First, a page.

With these thoughts in mind, he found his way into the regent’s chambers. Unfortunately our prince did not always think so much as he should have when he was excited. This might be why he forgot what had happened to the last person who wandered into the alchemist’s den uninvited.

He was sifting through an enormous stack of papers when the door began to creak open. Orlando glanced around wildly, but there was nowhere to hide. So he drew his sword and prepared to face the foe.

Through the door came the proper owner of the stack of papers and the chamber. He was tallish, darkish, and moderately handsome, and sported a black chin beard. His age was not quite easy to tell, but he had a small amount of grey at his temples which betrayed him as at least middle-aged. Orlando instinctively knew who it was, perhaps because he looked slightly sinister, and perhaps because no one else walks into a room quite like its owner does.

“What are you doing here?” hissed Iago.

Orlando could not answer that question, so he asked one of his own. “Where’s Leonora?”
Iago gave a sinister smile. “Safe—oh, quite safe. You needn’t worry, sir . . . or is it, perhaps, Prince Orlando?” The prince glared, but he had never before pretended not to be a prince and wasn’t going to start now. He stood up very straight, sword still in hand. “I see that you are,” continued the sorcerer. “A pleasure.”

“You must bring her back!” Orlando proclaimed.

“Must I? Why don’t I send you to be with her?” The sorcerer raised his arms and began an incantation in Latin. Orlando rushed at him with his sword, but before he had reached him, the last words of the spell had already been said: “fieri (here Iago smirked to himself) musculus.”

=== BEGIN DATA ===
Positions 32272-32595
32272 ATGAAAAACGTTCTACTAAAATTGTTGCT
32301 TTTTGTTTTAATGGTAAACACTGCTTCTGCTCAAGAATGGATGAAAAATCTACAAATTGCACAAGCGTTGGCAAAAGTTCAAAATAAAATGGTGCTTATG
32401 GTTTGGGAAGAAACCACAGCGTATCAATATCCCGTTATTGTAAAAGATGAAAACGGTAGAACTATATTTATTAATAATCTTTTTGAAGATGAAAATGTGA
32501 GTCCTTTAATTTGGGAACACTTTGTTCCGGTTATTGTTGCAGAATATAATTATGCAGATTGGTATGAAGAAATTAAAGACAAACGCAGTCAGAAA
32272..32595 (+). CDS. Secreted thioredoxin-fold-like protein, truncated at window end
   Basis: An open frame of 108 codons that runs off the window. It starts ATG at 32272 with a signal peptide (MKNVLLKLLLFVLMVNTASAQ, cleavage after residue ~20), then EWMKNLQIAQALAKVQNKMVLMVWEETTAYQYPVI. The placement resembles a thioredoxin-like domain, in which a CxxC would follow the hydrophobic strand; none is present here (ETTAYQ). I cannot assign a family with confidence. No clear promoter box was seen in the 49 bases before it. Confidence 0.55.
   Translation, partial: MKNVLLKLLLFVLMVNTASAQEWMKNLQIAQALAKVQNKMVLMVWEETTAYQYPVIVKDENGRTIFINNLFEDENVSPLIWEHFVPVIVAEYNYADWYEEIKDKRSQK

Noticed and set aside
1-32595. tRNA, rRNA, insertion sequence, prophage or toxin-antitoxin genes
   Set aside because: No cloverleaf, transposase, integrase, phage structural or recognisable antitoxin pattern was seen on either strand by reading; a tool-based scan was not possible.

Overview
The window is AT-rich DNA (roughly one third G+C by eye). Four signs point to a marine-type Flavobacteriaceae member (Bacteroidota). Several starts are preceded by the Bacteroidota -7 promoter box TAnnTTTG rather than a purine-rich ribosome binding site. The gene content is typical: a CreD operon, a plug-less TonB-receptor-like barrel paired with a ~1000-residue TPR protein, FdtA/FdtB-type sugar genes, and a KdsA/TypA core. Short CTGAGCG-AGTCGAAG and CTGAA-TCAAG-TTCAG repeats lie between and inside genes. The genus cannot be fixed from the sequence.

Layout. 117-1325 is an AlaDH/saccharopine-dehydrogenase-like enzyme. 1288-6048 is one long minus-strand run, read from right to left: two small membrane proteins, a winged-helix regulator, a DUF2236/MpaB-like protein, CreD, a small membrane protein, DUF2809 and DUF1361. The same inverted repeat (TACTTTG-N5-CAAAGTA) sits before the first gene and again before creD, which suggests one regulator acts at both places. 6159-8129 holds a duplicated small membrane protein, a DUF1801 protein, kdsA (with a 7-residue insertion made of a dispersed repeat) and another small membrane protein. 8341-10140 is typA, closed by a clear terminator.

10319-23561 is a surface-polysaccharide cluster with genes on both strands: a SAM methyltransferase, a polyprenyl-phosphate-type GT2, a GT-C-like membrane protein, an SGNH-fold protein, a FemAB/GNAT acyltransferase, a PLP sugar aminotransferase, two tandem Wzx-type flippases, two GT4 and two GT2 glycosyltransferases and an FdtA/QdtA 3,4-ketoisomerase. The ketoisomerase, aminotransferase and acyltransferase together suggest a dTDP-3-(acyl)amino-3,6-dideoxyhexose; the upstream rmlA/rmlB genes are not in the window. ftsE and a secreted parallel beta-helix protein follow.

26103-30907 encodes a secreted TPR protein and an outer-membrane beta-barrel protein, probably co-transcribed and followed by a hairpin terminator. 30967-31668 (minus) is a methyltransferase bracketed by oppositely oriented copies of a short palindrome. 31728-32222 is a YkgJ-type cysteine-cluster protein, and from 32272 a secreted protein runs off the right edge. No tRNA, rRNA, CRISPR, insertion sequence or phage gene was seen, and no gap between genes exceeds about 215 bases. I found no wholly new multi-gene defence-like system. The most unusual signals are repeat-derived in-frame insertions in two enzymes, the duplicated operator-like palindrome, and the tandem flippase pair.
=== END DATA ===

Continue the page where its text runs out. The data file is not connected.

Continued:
The sword fell from the prince’s hand. Suddenly he felt that he was falling, falling quickly towards the floor. His fall stopped a few inches from the floor. Then the transformation began: his nose stretched out, bringing his face with it into a cone shape; his eyes shifted to the sides of his head; his hands became wrinkled and sprouting tiny claws; white fur grew all over him in place of his fine princely clothes; and a bare tail finished the look. He was, in short, a mouse.

“Go look for your ladylove!” chortled the mage. “And when you have found her—well, I hope you find her as much to your liking as she finds you to hers.” He laughed a long, sinister laugh, and the prince scooted away under the wainscoting, leaving his enormous sword abandoned on the ground.

. . .

Being a mouse wasn’t so bad, really—not in a palace. There were good things to eat in nearly every room. Of course, there were some inconveniences to the situation—Orlando had trouble keeping track of his tail, for instance—but altogether, he didn’t mind the situation, except that it hindered him in his search for the princess. The castle, large before, now seemed a vast open country, impossible to search entirely.

There also was the question of what he would do when he found her. It seemed she had been turned into a mouse as well. But what could a pair of mice do to transform themselves back and be reunited again?

The prince decided to return to Leonora’s chamber, for the present. For one thing, he knew where it was and how to get there, more than could be said for most other places in the castle. For another, he thought he might be able to see something he had missed now that he was small. But his main reason was that it was her room, and therefore both enjoyable to him, and possibly somewhere she would go, if in trouble.

Unfortunately there was no food left out there: it was kept immaculately clean. But the prince had found a crust of bread left in the lady-in-waiting’s room next door, and was not hungry yet. He scurried about the room, looking in awe at the enormous furniture that had seemed on a normal scale that morning.

He had just curled up inside one of Leonora’s dainty shoes for a nice evening nap when his acute mouse ears picked up a stealthy tread. Instantly he knew that it was a cat—one very close. Now he remembered that there had been cat hair on the bed. It was too late now: by the time you hear a cat coming it is already too late, if you are a mouse.